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The Daily Wildcat

The Daily Wildcat

 

    Undergrads’ research findings on display at forum

    Thirty-seven students showcased their research projects yesterday after months of research and some financial assistance from undergraduate grants.

    The 18th annual Undergraduate Research Forum, which was held in the Student Union Memorial Center North Ballroom, is sponsored by the UA Honors College and Leslie Tolbert, the vice president for research, said Patricia MacCorquodale, dean of the Honors College.

    After students choose a faculty mentor to work with for the project, they spend the summer researching whatever topic they are interested in, said Lucia Barton, program coordinator.

    “”It helps some students get into graduate school,”” Barton said. “”It lets them know if they like or hate research, and helps them with the direction in which they are going.””

    Anna Malin, an electrical engineering senior, said she had a great experience with her research project.

    “”This has actually been really fun,”” Malin said. “”Challenging, though. This is the biggest research project I’ve ever done, and doing something that took several months to get going was really different.””

    Malin said it’s important to do research no matter what field you’re in.

    “”It’s a hands-on experience,”” she said. “”I got so much out of this that I couldn’t have gotten from a classroom.””

    Cat Climaco, an art education senior, said that thanks to the research grant, she got to travel and paint all summer.

    “”It was a great experience, and I had a lot of fun,”” she said. “”No one knows about (this project opportunity). Teachers should encourage their students to participate. Music, art, whatever you want; you can do just about anything as long as the idea is unique and different from what other people have done in the past.””

    The grant money students receive can be used to travel to other countries, Climaco said.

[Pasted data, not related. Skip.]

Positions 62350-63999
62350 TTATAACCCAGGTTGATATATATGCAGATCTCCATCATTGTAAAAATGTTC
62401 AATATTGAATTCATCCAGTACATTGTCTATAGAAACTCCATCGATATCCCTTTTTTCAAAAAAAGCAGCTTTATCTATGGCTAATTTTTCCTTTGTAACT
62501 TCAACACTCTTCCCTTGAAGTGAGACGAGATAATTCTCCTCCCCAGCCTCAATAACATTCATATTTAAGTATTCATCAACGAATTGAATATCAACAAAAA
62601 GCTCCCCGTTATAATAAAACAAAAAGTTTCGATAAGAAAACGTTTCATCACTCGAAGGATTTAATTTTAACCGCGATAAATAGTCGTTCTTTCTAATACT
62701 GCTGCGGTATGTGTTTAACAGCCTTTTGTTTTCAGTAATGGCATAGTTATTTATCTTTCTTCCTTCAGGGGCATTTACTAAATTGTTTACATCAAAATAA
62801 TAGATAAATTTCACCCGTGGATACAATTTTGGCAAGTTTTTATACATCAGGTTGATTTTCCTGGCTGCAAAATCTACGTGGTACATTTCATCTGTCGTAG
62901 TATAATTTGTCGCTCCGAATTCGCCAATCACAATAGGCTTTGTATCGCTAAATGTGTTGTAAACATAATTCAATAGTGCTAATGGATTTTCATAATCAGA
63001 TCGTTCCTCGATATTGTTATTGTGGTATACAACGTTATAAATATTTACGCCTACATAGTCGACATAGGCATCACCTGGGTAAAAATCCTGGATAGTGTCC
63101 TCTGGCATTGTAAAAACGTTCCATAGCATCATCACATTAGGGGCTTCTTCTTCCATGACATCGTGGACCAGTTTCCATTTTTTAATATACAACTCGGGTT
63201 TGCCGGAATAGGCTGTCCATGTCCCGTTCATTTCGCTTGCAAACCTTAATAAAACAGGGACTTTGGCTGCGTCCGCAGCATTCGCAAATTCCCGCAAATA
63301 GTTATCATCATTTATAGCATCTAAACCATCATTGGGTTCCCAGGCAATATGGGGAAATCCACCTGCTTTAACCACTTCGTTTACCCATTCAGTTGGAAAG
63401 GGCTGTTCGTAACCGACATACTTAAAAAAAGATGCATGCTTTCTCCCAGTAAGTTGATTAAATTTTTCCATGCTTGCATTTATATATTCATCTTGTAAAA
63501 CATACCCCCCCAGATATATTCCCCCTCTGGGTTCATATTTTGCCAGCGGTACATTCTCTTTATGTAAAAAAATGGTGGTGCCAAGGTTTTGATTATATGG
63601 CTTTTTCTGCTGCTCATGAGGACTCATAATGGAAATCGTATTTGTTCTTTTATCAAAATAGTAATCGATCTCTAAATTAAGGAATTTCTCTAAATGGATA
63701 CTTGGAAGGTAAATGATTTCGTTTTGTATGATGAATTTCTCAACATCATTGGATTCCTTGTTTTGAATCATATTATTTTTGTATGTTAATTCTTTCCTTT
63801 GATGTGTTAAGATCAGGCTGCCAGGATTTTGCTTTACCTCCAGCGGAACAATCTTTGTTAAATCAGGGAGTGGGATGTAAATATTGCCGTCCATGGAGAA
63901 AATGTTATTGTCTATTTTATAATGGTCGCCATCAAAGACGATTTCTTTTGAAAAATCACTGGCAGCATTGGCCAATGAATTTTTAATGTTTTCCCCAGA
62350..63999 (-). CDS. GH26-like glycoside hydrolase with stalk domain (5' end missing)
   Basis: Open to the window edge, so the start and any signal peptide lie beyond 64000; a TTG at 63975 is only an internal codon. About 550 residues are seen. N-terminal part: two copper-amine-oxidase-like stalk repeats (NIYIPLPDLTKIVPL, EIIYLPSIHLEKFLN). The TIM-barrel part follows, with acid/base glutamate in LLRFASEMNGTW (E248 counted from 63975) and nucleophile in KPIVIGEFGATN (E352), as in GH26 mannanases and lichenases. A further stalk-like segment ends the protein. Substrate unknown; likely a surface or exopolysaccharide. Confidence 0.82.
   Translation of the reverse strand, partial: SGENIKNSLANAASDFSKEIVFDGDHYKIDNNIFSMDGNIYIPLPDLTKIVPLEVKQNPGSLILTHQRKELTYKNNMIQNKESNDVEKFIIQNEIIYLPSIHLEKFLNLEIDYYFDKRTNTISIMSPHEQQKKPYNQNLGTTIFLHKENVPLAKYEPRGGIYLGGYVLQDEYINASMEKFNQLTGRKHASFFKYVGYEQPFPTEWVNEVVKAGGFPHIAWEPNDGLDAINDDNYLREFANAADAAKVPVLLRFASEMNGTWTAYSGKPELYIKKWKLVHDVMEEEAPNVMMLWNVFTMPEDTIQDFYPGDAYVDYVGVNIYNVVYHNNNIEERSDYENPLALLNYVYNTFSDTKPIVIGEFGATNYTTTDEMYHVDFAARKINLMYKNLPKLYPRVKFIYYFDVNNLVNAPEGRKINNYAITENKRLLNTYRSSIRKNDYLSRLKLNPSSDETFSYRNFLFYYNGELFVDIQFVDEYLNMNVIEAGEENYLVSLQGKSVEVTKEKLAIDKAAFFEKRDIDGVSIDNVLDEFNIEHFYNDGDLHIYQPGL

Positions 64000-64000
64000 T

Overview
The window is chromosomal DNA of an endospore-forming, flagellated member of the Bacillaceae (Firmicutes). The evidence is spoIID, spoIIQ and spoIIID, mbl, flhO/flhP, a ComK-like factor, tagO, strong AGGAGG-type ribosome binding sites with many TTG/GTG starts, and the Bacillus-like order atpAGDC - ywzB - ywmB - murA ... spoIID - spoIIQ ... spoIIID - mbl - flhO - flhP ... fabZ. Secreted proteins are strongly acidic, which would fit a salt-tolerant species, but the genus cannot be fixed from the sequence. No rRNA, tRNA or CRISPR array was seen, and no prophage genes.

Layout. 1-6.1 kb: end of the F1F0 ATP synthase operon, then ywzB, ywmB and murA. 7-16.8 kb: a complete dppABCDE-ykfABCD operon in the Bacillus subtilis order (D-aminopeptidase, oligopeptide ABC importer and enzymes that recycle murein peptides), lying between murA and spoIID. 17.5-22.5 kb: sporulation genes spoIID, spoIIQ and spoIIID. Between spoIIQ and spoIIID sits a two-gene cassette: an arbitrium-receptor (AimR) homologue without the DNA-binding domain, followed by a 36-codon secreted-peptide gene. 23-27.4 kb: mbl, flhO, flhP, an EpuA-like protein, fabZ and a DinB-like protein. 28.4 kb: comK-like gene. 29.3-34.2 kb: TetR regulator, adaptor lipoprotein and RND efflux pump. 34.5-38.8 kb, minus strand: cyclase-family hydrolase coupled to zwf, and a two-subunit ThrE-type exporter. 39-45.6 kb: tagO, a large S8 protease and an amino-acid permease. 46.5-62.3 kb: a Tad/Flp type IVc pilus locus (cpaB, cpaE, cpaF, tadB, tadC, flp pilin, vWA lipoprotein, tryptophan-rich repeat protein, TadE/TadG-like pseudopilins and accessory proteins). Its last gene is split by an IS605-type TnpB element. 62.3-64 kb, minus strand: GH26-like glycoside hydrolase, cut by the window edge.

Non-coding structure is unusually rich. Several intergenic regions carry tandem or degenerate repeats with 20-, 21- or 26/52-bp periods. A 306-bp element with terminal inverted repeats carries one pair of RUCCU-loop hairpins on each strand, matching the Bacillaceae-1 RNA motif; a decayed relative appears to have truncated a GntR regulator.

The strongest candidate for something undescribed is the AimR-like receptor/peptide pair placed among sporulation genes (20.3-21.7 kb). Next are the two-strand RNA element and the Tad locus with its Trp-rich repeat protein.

“”It’s really just a great opportunity for anything,”” Climaco said.

    Tolbert funds the Undergraduate Research Grant program, which gives out about $40,000 each year, with the idea that part of the research grants that faculty receive should go to undergraduate research, MacCorquodale said.

    Students from all disciplines can submit formal proposals to a committee at the Honors College, which then reviews each proposal and chooses the most creative ideas that also benefit the community.

    Students can receive up to $1,500 for a project and get hands-on experience with research, she said.

    “”The wonderful, unique thing about the UA is that we encourage undergraduates to be involved in research and make it accessible to students,”” MacCorquodale said.

    MacCorquodale said the research is important because it helps develop the passions of students when they are deciding what to do in the future, and because it’s a wonderful learning experience.

    “”Sometimes we have students who find out they don’t like researching,”” MacCorquodale said.

    The projects ranged in topic from science and engineering to art and social science experiments, a much wider range than when the program started in 1987, MacCorquodale said.

    “”We try to encourage students to create successful projects from all the disciplines,”” she said.

    Students interested in participating in the research forum should submit their proposals to the UA Honors College by March 1, Barton said.

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